Agency, per diem, contingent nurses***

  1. Hello allnurses,

    I'm looking for information for nurses that currently work either of the above job titles. What are the differences in pay and requirements? Do u have to sign a contract??? What r some of the best hospitals to work for??? Any info/ comments all welcomed. Anyone know of any specific nurse staffing agencies I could apply to.

    Thanks in advance
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  3. by   rkm1005
    Let me start by saying in any of these types of positions you are not gauranteed the hours. The one exception is that some agency's have contracts where you will be paid even in the event of cancellation by the facility, however, most hospitals are not too keen on this type of contract. In agency work, there are contracts for say 13 weeks, 8 weeks ect., these types of contracts generally involve weekends and holidays. They can also call you on a as needed basis to fill in at facilites that they have orientated you to, these positions allow you greater control over your schedule. Depending on the agency, your contract will state that you can not apply to work directly for the facility for 1-2 years. (a big downside and something to think about) Pay range is all over the board, the agency I worked for paid $36 per hour, another I interveiwed for was only $30. Optimal is one of the bigger agency's. Contigent and per diem are pretty much the same thing. I was lucky to work at a hospital for 5 years as a contigent RN with no weekend or holiday commitment, sadly that has changed and why I went to the agency. These positions generally involve a hour min., one weekend per month, holidays, and at some places "off holidays". For instance, Henry Ford's policy is you must work 120 hours every quarter, 48 of those hours must be from 3pm - 7am, one Friday and one Sat per month. And one winter/one summer holiday. Winter holidays are Christmas Day and New Years Day. Summer holidays are Memorial Day, 4th of July, Labor Day and Thanksgiving. Pay is around $30 or so with no benefits. Some facilites will pay more if your willing to work more units. Some places have their own "in house" pool, Oakwood and St Joeseph-Mercy have both gone this route, you can work at any of their facilites, scheduling is done through a centralized system where you plug in the days you are available to work from the needs list, thus allowing you to control your schedule. If you are cancelled for a shift it generally applies toward your commitment, if you sign up for a 8hr midnight shift and get cancelled that 8 hours comes off your 48 hour commitment even though you did not work the shift.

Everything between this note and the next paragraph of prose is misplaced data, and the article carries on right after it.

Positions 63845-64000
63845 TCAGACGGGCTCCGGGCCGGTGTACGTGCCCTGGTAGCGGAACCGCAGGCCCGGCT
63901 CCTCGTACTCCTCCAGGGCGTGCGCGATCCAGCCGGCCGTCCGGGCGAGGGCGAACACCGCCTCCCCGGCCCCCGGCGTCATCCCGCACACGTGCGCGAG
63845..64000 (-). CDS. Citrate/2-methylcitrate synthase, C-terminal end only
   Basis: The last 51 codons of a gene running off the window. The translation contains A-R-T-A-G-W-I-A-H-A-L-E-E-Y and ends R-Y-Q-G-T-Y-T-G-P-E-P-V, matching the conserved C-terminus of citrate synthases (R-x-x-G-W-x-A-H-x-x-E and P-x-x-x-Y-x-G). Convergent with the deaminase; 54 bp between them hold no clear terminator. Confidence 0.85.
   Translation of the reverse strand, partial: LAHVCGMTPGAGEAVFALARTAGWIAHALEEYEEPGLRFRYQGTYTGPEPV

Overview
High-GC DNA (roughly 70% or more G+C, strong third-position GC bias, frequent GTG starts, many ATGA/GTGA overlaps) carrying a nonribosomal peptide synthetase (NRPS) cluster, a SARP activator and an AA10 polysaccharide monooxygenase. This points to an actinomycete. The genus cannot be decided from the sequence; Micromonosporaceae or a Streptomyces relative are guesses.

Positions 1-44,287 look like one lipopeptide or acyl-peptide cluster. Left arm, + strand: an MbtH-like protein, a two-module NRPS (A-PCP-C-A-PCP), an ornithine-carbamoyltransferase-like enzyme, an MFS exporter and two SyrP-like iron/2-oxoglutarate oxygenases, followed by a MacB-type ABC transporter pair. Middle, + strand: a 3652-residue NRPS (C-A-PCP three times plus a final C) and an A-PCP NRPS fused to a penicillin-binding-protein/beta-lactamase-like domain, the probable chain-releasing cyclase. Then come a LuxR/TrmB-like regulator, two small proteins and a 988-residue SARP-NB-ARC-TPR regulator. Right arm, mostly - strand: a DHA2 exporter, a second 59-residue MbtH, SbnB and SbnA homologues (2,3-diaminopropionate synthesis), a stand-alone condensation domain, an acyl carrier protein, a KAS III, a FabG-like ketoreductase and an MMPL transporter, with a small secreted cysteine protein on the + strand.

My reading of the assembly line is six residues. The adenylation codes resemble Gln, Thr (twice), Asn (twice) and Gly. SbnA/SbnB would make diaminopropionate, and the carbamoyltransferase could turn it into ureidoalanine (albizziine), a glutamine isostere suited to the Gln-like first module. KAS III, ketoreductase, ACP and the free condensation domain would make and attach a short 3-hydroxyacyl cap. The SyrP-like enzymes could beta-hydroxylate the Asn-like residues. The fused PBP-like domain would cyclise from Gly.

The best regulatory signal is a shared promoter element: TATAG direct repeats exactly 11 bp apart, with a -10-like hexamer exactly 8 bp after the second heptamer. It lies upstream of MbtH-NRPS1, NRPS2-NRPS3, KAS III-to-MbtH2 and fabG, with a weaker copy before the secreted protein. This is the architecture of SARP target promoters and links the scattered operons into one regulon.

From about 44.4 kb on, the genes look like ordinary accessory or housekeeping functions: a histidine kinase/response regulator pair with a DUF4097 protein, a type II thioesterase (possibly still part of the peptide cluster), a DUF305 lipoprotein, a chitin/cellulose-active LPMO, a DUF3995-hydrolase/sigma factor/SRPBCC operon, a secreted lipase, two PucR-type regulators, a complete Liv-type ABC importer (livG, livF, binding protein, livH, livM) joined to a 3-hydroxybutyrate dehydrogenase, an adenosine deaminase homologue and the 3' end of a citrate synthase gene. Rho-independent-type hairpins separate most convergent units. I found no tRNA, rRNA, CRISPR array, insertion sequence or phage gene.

The huge downside to these types of positions is that if you need the money to pay your bills, it is a gamble with the cancellation thing. On the up side, if you are just supplementing the family income, it allows you greater time with your family being that in most instances you are in control of your schedule.
    Hope this helps!